October 2000 Mystery Birds

Again I'd like to extend my appreciation to those brave souls who risked posting their opinions in public. I know it's not easy for most of us, but I think all the comments contribute to our understanding. The intent of these mystery birds has always been to help everybody gain new insights. These are not "quizzes" to see who is right or wrong, but merely a touchstone for further dialogue.

The second bird is a MacGillivray's Warbler photographed at Abbott's Lagoon, Point Reyes on 24 August 1980. The purpose was to show that MacGillivray's Warblers, especially young females may show a tinge of creamy yellow on the chin and throat. This is a character usually associated with Mourning Warbler. The color of the supraloral area is also supposed to be helpful, yellowish on Mourning and whitish on MacGillivray's. Again I think that character may be misleading. The best character is the length and width of the eye-arcs. On most MacGillivray's, the eye arcs are broad and widely separated as seen here. On immature Mourning, the eye arcs are thinner and nearly connect behind the eye. In the hand it is possible to distinguish these species by counting the number of rows of white feathers. Four-five rows of white feathers on MacGillivray's and 2-3 rows on Mourning. I believe the apparent streaking on the sides and flanks is partly photographic effect. It is not evident on another photo of the same bird as seen from the side.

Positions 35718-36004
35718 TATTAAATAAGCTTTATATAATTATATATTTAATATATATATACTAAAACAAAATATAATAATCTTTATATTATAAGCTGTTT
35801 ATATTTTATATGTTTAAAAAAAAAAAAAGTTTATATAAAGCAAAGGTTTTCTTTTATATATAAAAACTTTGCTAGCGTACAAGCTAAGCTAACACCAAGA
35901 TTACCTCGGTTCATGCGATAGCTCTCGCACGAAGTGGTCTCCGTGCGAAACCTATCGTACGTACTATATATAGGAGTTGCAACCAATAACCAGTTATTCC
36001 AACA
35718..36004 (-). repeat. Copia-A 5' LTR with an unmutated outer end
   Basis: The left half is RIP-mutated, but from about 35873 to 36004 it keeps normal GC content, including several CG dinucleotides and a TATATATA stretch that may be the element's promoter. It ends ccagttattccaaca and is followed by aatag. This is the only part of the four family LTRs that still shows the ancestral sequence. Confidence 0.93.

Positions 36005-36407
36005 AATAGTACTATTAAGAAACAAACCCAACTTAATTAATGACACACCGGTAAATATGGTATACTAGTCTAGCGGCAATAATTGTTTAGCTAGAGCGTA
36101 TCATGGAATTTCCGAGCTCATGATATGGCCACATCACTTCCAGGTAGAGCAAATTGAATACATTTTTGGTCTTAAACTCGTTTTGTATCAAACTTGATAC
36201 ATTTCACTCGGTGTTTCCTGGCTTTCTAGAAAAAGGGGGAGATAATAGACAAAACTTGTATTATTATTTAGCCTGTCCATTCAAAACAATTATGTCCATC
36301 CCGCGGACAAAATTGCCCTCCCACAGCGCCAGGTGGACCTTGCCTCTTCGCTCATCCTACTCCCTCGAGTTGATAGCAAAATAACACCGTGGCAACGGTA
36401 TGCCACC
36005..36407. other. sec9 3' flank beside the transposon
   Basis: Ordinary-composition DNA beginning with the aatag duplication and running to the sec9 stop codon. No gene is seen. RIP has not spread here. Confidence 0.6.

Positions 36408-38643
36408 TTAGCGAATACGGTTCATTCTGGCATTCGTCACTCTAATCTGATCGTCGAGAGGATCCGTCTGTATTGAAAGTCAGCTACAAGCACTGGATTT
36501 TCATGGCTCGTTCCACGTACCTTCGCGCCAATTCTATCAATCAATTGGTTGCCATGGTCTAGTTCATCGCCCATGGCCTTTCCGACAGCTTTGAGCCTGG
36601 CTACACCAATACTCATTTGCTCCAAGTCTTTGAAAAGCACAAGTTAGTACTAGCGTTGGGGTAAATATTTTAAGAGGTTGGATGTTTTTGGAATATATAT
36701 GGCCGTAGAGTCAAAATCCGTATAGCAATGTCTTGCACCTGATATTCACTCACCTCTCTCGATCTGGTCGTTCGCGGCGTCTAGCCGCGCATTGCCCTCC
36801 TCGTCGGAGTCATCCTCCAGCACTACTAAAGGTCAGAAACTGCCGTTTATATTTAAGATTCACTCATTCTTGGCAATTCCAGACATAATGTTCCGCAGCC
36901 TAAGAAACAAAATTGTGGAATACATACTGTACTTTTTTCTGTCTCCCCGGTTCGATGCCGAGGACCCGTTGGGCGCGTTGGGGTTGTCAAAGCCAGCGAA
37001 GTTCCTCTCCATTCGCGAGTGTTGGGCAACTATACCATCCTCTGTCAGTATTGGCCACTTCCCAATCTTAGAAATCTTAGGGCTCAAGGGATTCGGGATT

Note: On 20 October 2000 I updated this page stating: "The first bird has not yet been correctly identified. I agree with David Fix, that it may not be the most instructive mystery bird, but folks seem to be having fun with it. So I will leave it as a mystery until somebody posts the correct solution." The correct solution has since been posted. Phil Pickering wins the Kewpie doll for his analysis and correct solution. The bird is indeed a House Wren.

What do you think these birds are? Both were photographed in California in August. To view public comments or join the fray by adding your opinion, click here. Have fun!

Photos © Peter LaTourrette and Albert Ghiorso
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